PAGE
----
Yes, this is the very same McLaren that created the F1 supercar of the '90s, which many still consider the greatest sports car ever made. Now back for a second round, the low-production automaker and racing specialist has set its sights on more "common" exotics from the likes of Ferrari and Lamborghini. The result is the stunning MP4-12C. Sporting a twin-turbocharged 3.8-liter V8 engine made entirely in-house and good for a breathtaking 592 horsepower at 8,500 rpm, the MP4-12C is no slouch. On top of that, many have hailed it as one of the best-handling sports cars ever made.
Consider this …

2011 Lotus Evora | Price: $64,000

Also from England, the Lotus Evora is, in many ways, a baby MP4-12C. It's not as explosively fast, but the svelte Evora is the answer for those who want world-class performance and style, but don't want to feel as if they're constantly in a race car. And believe it when we say the Evora is a purebred sports car. It's incredibly balanced and handles like a dream. Now available with a supercharger that boosts the Toyota-based V6 engine's output from 276 to 345 horsepower, it's even faster in the twisties.
Dream of this …

2011 Ferrari 458 Italia | Price: $225,325

Thrilling and precise, the midengine 458 Italia is Ferrari's current superstar. Its 4.5-liter V8 does what Ferrari engines do best: make insane power at even more insane engine speeds. In this case, you're looking at a shrieking 570 horsepower — that's nearly 127 horsepower per liter, naturally aspirated, an incredible achievement — occurring at a mind-boggling 9,000 rpm. And this raw power resides in one of the most technologically advanced sports cars ever made, with a lightning-quick dual-clutch gearbox and a brilliant chassis and suspension to match.
Consider this …

2011 Lotus Exige | Price: $65,690

It may have half the cylinders and none of the luxury or Italian pizzazz of the Ferrari, but it has the same focus on driver feedback and surgical handling precision. While its Toyota-sourced engine doesn't exactly send chills up the spine like the Ferrari's howling V8, its supercharged 240 horsepower is more than enough to propel the ultrastiff, featherweight sports car in seriously quick fashion. The result is a sports car that produces ear-to-ear grins big enough to make you forget the rattled teeth and cramps caused by riding in the comically small, Spartan cabin.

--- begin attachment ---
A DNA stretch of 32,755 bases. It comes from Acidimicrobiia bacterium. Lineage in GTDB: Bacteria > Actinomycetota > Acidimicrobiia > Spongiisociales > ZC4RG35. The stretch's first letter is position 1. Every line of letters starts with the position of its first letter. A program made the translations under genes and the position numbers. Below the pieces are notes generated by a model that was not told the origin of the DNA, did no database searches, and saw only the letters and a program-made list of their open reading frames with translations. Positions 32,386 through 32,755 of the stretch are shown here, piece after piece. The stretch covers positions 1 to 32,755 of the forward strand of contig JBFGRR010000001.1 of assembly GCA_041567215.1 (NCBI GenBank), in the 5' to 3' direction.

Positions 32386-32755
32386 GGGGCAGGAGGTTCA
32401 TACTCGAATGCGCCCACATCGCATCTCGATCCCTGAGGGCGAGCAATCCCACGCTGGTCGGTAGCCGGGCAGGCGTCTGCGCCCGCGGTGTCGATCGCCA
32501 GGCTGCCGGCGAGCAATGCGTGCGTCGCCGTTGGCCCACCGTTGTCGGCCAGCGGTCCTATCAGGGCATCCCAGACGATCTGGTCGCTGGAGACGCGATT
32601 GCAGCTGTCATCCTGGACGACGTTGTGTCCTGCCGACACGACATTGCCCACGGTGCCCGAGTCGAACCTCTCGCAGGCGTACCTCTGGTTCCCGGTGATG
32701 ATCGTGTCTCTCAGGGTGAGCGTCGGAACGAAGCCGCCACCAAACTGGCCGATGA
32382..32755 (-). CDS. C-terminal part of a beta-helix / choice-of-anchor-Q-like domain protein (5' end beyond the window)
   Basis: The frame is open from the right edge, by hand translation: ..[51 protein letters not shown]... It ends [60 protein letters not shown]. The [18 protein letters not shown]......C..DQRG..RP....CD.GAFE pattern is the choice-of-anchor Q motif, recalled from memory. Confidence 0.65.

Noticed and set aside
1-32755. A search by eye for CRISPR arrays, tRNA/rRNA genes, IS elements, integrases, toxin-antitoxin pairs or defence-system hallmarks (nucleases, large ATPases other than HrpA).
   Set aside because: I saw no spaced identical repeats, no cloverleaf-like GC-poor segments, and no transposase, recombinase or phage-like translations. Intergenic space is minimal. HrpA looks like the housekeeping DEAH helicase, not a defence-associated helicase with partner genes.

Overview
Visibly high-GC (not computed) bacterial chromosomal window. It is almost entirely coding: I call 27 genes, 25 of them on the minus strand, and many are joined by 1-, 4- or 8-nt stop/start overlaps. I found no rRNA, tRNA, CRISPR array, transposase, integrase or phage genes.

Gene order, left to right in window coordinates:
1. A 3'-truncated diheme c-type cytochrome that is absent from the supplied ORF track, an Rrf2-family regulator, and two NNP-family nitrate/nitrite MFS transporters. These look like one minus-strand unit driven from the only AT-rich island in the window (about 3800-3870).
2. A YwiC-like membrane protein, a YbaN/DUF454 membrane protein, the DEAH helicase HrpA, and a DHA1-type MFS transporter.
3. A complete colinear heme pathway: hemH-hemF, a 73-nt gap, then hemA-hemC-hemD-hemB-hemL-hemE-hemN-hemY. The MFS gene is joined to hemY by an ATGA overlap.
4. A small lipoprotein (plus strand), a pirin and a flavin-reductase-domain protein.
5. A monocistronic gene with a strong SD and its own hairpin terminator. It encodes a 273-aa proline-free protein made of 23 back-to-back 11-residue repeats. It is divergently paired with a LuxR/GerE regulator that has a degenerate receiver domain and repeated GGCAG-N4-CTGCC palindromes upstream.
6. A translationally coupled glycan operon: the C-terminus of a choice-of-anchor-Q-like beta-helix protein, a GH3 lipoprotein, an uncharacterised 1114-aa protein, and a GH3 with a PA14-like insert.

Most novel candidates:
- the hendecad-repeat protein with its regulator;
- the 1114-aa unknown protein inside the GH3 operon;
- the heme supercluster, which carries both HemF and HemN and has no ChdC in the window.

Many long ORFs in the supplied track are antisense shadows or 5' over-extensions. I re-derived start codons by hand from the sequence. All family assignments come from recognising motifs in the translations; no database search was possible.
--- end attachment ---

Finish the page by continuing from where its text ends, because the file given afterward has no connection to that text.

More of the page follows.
Dream of this …

2012 Mercedes-Benz SLS AMG Roadster | Price: $196,100

The crown jewel of Mercedes-Benz automobiles, the SLS AMG represents the pinnacle of the automaker's sports-car engineering. While AMG has long played a role in massaging standard Mercedes models for greater performance, this is the only model developed exclusively as a stand-alone AMG. With a rip-snorting V8 engine, good for 563 horsepower, and a classic long-nose profile that harks back to the original historic SL 500 supercars of the 1950s, the SLS AMG is the ultimate Mercedes-Benz sports car, blending exclusivity with warp speed; it can sprint from zero to 60 mph in just 3.7 seconds
Consider this …

2012 Mercedes-Benz SLK-Class | Price: $54,800

Fully redesigned for 2012, the Mercedes-Benz SLK continues to do what it always has, which is to do everything well. It is luxurious, gadget-laden, comfortable, reasonably quick and decent looking. It's a prototypical Mercedes, through and through. Its new direct-injection V6 engine is good for 302 horsepower and a 5.6-second romp to 60 mph. Those pining for something a bit closer to the flagship SLS AMG Roadster can opt for the 415-horsepower SLK55 AMG, the top-tier SLK variant equipped for performance duty by the very same gurus at AMG.

For more information on any vehicle in this slideshow, click the links below:

- Nissan GT-R
- Jaguar XK
- Lotus Evora
- Ferrari 458 Italia
- Lotus Exige
- Mercedes-Benz SLS AMG Roadster
- 2012 Mercedes-Benz SLK-Class